Pulmonary complications are the major cause of death in the fire related injuries. The pulmonary injury may be due to smoke inhalation, circulating factors released by burned skin or organs, or the combination of these. The chemical toxins in smoke and not heat are the injurious agents. In this proposal the hypothesis is that smoke induced lung injury is not by the same pathways that produce lung injury in skin burn injury, i.e. complement activation, leukostasis and aggregation, O2 free radical release and arachidonic acid activation. To address this hypothesis, we have developed a synthetic smoke in which only one chemical toxin at a time is added to a charcoal soot instead of the multiple toxins usually present in smoke. The pulmonary injury we have chosen to follow is pulmonary edema which is the usual acute lethal complication of smoke inhalation. Extravascular lung water (EVLW) is monitored serially with a locally developed double-indicator dilution technique which has an r of .93 with wet/dry blood corrected lung weights (n=87) in diffuse lung injury as occurs with smoke inhalation. This technique allows us not only to precisely quantitate the EVLW but determine the time from smoke exposure that edema first develops. We have found that the aldehyde acrolein, the most common toxin in smoke after carbon monoxide, is able to produce a delayed onset pulmonary edema similar to that seen in fire victims. The delay is 40 minutes to 8 hours depending on the dose of acrolein. In this proposal we will seek to determine how acrolein produces pulmonary edema, how acrolein interacts with skin burns to produce lung injury, whether other aldehydes (formaldehyde) also produce pulmonary edema and what role the bronchial artery circulation plays in pulmonary injuries via the airways rather than the blood vessels. These experiments will entail infusion or aerosolization of pharmacologic agents known to inhibit acrolein induced injury in organs other than lung. Infusions of inhibitors of the arachidonic acid cascade and of 02 radicals will also be done to determine the similarity of acrolein lung toxicity to many other lung toxins. We will pursue our studies showing bronchial artery ligation eliminates or diminishes acrolein-smoke induced pulmonary edema and will use monastral blue B to locate which bronchial vessels leak and if bronchial vessels are the only systemic vessels to leak. Finally, we will compare our results on synthetic smoke with real smoke from burning towels (high acrolein) or from burning nylon (low acrolein) to see if acrolein or other aldehydes may be the major edemagenic toxins in smoke.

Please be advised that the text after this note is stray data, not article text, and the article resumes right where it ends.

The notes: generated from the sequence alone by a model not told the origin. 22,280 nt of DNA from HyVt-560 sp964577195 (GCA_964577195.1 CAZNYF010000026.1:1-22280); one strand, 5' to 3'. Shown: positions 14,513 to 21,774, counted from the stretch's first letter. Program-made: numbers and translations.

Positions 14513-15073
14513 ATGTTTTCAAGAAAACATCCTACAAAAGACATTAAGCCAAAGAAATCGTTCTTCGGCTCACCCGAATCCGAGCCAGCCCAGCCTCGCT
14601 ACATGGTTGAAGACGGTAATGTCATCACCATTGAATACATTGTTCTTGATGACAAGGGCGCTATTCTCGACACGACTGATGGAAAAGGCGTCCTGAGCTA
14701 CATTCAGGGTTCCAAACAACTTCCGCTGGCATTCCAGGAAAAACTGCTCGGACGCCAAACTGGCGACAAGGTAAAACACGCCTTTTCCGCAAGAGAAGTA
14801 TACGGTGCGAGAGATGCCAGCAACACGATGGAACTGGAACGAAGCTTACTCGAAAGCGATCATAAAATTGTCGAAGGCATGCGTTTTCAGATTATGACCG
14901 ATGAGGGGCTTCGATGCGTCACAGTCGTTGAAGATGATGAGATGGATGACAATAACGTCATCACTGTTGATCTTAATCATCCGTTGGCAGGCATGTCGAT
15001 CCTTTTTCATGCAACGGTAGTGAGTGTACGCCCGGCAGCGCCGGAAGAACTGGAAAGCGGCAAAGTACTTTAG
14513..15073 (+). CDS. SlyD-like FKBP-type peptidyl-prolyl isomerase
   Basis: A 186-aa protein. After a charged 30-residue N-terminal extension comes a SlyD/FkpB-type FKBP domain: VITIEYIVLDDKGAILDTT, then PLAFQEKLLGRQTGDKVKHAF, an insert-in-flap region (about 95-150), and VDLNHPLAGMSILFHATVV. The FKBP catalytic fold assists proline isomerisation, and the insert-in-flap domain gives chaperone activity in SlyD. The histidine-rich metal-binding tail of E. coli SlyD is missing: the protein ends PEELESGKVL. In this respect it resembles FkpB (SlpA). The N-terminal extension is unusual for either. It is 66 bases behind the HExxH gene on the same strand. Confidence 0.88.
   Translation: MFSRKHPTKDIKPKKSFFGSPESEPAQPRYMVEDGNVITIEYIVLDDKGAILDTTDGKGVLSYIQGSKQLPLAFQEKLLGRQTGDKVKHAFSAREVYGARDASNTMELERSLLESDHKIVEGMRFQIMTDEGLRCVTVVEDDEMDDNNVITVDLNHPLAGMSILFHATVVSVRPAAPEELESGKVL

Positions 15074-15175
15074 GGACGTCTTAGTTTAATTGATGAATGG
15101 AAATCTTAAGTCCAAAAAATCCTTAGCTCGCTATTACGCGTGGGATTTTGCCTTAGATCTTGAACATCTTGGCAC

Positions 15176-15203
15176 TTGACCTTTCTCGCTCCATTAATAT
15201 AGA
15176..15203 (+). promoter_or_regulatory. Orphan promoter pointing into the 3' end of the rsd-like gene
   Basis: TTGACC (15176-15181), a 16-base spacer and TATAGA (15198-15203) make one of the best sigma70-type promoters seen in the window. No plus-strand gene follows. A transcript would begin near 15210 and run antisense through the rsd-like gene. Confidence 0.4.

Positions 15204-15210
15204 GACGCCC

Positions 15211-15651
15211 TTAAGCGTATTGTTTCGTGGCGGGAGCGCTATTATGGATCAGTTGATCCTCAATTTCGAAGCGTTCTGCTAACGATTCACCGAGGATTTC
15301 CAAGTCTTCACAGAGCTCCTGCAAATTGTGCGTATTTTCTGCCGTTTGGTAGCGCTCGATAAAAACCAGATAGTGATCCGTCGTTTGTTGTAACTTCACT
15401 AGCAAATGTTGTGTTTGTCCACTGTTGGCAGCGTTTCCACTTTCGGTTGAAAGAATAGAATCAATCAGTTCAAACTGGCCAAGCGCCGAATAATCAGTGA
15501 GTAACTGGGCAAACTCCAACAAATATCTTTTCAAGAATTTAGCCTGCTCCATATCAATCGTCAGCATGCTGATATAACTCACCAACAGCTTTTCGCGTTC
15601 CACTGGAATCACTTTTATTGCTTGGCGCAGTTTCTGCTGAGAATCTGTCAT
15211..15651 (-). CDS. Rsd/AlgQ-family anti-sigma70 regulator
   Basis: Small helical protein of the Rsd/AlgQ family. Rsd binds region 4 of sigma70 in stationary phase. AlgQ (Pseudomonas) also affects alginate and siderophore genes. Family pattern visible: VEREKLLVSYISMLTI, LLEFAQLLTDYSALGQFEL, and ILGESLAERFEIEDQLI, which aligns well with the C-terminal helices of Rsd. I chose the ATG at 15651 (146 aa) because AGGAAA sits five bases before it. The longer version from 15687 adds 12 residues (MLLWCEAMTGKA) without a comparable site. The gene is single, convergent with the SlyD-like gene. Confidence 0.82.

National Institute of Health (NIH)
National Heart, Lung, and Blood Institute (NHLBI)
Research Project (R01)
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Surgery, Anesthesiology and Trauma Study Section (SAT)
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Massachusetts General Hospital
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